Poetry Explorer- Classic Contemporary Poetry, ON THE ARROW TRACK, by J. H. G.



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ON THE ARROW TRACK, by            
First Line: Coming from the arrow, I / with my empty dray
Last Line: "ta-ra-ra boom-dee-ay!"
Subject(s): Aborigines, Australian; Family Life; Language; Singing & Singers; Relatives; Words; Vocabulary; Songs


COMING from the Arrow, I
With my empty dray
Met a nigger family
Tramping on the way;
The meanest, poorest wretches
I had seen in W.A.

He led them from the Ninety-Mile,
That greasy, grey-haired black,
His wire-like legs kept well ahead
Along the ruddy track;
The mother had a strip of bark
Slung across her back.

A swaggie would have failed to keep
That skinny nigger's pace;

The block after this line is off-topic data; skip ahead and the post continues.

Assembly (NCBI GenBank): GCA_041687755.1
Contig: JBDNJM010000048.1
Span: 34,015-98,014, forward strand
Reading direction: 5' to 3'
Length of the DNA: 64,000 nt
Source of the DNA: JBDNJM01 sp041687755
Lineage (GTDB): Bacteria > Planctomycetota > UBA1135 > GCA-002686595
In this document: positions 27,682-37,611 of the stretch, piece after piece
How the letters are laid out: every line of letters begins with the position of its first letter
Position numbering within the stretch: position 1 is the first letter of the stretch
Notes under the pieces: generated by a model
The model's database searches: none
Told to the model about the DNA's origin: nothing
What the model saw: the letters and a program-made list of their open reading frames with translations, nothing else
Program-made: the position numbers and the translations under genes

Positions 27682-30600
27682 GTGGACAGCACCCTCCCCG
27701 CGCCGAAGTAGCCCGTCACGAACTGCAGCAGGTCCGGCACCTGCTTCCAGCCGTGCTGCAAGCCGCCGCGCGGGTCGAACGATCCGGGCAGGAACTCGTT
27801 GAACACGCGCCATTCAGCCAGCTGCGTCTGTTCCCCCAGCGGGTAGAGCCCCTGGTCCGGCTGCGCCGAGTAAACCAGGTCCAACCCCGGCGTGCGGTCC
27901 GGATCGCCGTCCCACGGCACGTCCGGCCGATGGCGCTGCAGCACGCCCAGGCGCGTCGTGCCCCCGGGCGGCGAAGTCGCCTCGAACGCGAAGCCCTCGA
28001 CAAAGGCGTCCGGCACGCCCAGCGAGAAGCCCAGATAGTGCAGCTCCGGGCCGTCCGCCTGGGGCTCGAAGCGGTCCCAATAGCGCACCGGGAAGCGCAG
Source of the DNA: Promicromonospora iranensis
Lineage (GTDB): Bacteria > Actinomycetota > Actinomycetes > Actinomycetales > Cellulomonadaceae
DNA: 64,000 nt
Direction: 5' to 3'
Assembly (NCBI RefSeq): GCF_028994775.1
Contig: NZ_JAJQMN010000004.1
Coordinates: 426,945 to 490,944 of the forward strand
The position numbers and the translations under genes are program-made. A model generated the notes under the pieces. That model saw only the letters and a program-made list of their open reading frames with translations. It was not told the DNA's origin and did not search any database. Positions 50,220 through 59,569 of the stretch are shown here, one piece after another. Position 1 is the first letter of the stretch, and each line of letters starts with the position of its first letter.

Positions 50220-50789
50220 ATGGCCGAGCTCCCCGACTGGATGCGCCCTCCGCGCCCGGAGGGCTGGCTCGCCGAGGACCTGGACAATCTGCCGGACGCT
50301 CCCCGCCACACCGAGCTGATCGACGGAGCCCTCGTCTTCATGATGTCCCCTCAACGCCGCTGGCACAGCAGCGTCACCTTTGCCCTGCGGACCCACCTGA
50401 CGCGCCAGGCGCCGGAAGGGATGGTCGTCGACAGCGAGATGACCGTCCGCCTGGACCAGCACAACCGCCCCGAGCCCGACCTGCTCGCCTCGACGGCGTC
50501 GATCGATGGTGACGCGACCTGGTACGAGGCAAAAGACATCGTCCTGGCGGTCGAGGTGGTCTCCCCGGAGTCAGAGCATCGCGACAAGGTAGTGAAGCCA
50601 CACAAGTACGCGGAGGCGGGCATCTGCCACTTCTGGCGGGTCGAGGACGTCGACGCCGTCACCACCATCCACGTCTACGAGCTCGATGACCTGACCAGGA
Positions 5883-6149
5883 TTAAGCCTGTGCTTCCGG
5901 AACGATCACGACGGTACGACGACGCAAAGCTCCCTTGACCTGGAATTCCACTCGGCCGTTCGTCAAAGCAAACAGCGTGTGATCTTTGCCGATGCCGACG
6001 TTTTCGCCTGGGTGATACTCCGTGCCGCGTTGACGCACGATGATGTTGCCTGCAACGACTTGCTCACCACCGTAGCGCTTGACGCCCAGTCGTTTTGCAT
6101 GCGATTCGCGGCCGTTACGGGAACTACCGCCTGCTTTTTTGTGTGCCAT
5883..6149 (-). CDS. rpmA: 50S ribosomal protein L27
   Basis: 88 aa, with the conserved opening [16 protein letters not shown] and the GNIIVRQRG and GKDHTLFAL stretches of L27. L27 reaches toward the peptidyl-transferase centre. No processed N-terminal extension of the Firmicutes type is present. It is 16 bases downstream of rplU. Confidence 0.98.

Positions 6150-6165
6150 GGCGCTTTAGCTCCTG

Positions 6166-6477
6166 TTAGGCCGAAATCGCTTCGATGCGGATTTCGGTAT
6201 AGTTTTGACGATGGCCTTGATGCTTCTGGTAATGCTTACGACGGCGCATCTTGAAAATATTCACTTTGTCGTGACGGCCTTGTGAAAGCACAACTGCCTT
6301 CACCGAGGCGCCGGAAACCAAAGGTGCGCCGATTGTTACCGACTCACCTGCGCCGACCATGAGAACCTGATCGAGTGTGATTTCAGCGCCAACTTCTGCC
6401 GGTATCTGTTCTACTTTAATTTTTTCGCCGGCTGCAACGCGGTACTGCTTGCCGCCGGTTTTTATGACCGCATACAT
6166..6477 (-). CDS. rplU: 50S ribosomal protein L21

The gin beneath her burden's weight
Was limping in the race;
Within its littered filth I saw
A piccaninny's face.

Trotted beside, another child,
And mostly clothed in air,
Who pointed to my water-bag—
I gave what I could spare,
And to the tailboard lifted her
And bade her ride up there.

She yabbered—but the mother seemed
Half proud and half afraid,
And kept close in beside the wheels
And watched me and the maid;
Till I gave her half a damper
That a new-chum digger made.

I tried to add a little
To the little that I knew,
"Gooyah, gooyah," meant the flies
That round about her flew,
And "Yindi"—well—the finest teeth
That ever smiled on you!

And then she started singing—
But although attentively
I tried to pick up any air
Whatever air might be—
'Twas not what I had often heard
At the corroboree.

I nearly had it off by heart
And thought what I should say
When I should bring it back to Vic.,
This truly native lay—
But in a flash I recognized—
"Ta-ra-ra Boom-dee-ay!"





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